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Wings of Desire



Wings of Desire (Der Himmel über Berlin, translated literally as The Heavens Over Berlin) is a 1987 Franco-German romantic fantasy film directed by Wim Wenders. The film is about invisible, immortal angels who populate Berlin and listen to the thoughts of the human inhabitants and comfort those who are in distress. Even though the city is densely populated, many of the people are isolated and estranged from their loved ones. One of the angels, played by Bruno Ganz, falls in love with a beautiful, lonely trapeze artist. The angel chooses to become human so that he can experience the human sensory pleasures, ranging from enjoying food to touching a loved one, and so that he can experience human love with the trapeze artist. The film is shot in both a rich, sepia-toned black-and-white and color, with the former being used to represent the world as experienced by the angels.

The film was followed by a sequelFaraway, So Close!, in 1993. City of Angels, an American remake, was released in 1998.



PlotEdit

Set in contemporary West Berlin (at the time still enclosed by the Berlin Wall), Wings of Desire follows two angels, Damiel and Cassiel, as they roam the city, unseen and unheard by its human inhabitants, observing and listening to the diverse thoughts of Berliners: a pregnant woman in an ambulance on the way to the hospital, a painter struggling to find inspiration, a broken man who thinks his girlfriend no longer loves him. Their raison d'être is, as Cassiel says, to "assemble, testify, preserve" reality. In addition to the story of two angels, the film is also a meditation on Berlin's past, present, and future. Damiel and Cassiel have always existed as angels; they existed in Berlin before it was a city, and before there were even any humans.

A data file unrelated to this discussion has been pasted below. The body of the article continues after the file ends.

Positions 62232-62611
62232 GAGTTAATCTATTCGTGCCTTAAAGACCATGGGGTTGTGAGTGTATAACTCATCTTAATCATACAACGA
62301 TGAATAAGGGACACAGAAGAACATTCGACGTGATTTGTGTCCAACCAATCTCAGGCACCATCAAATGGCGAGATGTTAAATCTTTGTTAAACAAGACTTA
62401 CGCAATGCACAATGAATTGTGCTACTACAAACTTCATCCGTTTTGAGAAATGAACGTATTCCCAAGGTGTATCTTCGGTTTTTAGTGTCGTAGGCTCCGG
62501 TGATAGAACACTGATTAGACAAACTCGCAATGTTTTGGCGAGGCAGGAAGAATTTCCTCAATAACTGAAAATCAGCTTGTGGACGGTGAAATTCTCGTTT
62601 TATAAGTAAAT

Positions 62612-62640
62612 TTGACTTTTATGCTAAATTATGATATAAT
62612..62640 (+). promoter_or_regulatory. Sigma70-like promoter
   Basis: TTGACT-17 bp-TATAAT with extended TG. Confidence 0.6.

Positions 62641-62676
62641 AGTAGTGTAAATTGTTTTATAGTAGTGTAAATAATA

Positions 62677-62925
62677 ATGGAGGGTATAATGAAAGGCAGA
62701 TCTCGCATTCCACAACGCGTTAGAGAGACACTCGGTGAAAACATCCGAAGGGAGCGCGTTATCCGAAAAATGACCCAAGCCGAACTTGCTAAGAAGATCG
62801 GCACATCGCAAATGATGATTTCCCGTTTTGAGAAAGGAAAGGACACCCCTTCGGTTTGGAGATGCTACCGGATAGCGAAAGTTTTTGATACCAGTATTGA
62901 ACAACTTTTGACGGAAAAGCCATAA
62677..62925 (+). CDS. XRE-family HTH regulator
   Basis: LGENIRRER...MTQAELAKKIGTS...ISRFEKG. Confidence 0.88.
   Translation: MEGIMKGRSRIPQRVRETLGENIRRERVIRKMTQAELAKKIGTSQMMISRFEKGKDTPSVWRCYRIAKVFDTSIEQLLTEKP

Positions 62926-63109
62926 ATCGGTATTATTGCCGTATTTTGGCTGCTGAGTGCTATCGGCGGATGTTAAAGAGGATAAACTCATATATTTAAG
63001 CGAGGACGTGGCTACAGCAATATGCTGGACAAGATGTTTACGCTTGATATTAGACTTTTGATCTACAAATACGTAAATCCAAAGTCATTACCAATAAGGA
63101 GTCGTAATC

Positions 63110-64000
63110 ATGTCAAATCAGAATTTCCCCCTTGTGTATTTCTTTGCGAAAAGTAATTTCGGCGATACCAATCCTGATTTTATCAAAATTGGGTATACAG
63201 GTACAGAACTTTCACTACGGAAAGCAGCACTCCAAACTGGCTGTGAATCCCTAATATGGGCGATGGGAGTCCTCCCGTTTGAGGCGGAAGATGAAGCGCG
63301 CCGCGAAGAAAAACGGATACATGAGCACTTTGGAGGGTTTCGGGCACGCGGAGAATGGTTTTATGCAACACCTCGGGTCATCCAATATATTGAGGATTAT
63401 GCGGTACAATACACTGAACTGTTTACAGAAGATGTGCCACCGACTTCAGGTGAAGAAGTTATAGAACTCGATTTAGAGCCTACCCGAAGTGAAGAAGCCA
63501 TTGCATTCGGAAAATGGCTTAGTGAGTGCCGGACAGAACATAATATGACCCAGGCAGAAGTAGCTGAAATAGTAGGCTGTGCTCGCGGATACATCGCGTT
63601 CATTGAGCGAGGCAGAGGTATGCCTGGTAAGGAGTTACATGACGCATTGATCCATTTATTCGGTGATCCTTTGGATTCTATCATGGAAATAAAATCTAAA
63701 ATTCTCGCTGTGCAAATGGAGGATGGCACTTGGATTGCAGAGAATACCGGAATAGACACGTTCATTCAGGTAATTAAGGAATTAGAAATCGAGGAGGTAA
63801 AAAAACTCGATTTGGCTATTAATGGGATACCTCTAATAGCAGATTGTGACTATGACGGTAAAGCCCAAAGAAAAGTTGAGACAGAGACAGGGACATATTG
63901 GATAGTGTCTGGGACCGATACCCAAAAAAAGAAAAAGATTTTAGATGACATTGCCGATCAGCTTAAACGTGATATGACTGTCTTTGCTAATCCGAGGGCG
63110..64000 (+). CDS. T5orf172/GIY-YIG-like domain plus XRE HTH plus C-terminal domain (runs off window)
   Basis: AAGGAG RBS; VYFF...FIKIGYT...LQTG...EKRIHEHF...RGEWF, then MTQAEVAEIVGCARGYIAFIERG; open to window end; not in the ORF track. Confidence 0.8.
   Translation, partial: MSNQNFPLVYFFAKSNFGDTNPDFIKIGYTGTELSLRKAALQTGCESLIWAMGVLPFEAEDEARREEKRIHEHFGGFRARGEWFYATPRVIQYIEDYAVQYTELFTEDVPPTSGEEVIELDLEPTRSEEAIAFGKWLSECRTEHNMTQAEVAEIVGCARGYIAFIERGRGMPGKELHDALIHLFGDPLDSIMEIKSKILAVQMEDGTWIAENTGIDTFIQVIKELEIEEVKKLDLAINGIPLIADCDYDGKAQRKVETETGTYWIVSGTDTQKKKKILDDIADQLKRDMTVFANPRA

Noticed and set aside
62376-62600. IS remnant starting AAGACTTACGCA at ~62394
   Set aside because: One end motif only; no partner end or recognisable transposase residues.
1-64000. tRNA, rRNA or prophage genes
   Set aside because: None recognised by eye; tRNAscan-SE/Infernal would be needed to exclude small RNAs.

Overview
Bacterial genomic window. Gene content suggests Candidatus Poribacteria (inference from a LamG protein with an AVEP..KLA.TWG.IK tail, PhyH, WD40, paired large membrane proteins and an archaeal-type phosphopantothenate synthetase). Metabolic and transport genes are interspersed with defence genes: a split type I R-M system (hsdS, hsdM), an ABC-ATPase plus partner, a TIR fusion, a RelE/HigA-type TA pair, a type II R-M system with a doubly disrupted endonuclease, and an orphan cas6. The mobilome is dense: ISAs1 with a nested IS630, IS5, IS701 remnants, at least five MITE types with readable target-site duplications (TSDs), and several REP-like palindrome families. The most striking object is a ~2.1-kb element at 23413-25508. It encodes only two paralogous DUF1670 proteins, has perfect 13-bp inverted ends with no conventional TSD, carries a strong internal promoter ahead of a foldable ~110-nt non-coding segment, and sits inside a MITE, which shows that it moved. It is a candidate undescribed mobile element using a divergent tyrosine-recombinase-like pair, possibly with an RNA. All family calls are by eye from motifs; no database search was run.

Among the Berliners they encounter in their wanderings is an old man named Homer, who, unlike the Greek poet of war Homer, dreams of an "epic of peace." Cassiel follows the old man as he looks for the then-demolished Potsdamer Platz in an open field, and finds only the graffiti-covered Berlin Wall. Although Damiel and Cassiel are pure observers, visible only to children, and incapable of any physical interaction with our world, Damiel begins to fall in love with a profoundly lonely circus trapeze artist named Marion. She lives by herself in a caravan, dances alone to the music of Crime & the City Solution, and drifts through the city.

subplot follows Peter Falk, who has arrived in Berlin to make a film about Berlin's Nazi past. As the film progresses, it emerges that Peter Falk was once an angel, who, having grown tired of always observing and never experiencing, renounced his immortality to become a participant in the world.

Eventually, Damiel too longs for physicality and to become human. When he sheds his immortal existence, he experiences life for the first time: he bleeds, sees colors for the first time (the movie up to this point is filmed in a sepia-toned monochrome, except for brief moments when the angels are not present or looking), tastes food and drinks coffee. Meanwhile, Cassiel inadvertently taps into the mind of a young man just about to commit suicide by jumping off a building. Cassiel tries to save the young man but is unable to do so, and is left haunted and tormented by the experience. Eventually, Damiel meets the trapeze artist Marion at a bar (during a concert by Nick Cave and the Bad Seeds), and they greet each other with familiarity as if they had long known each other. In the end, Damiel is united with the woman he has desired for so long. The film ends with the message: "To be continued."

The story is concluded in Wenders' 1993 sequelIn weiter Ferne, so nah! (Faraway, So Close!).

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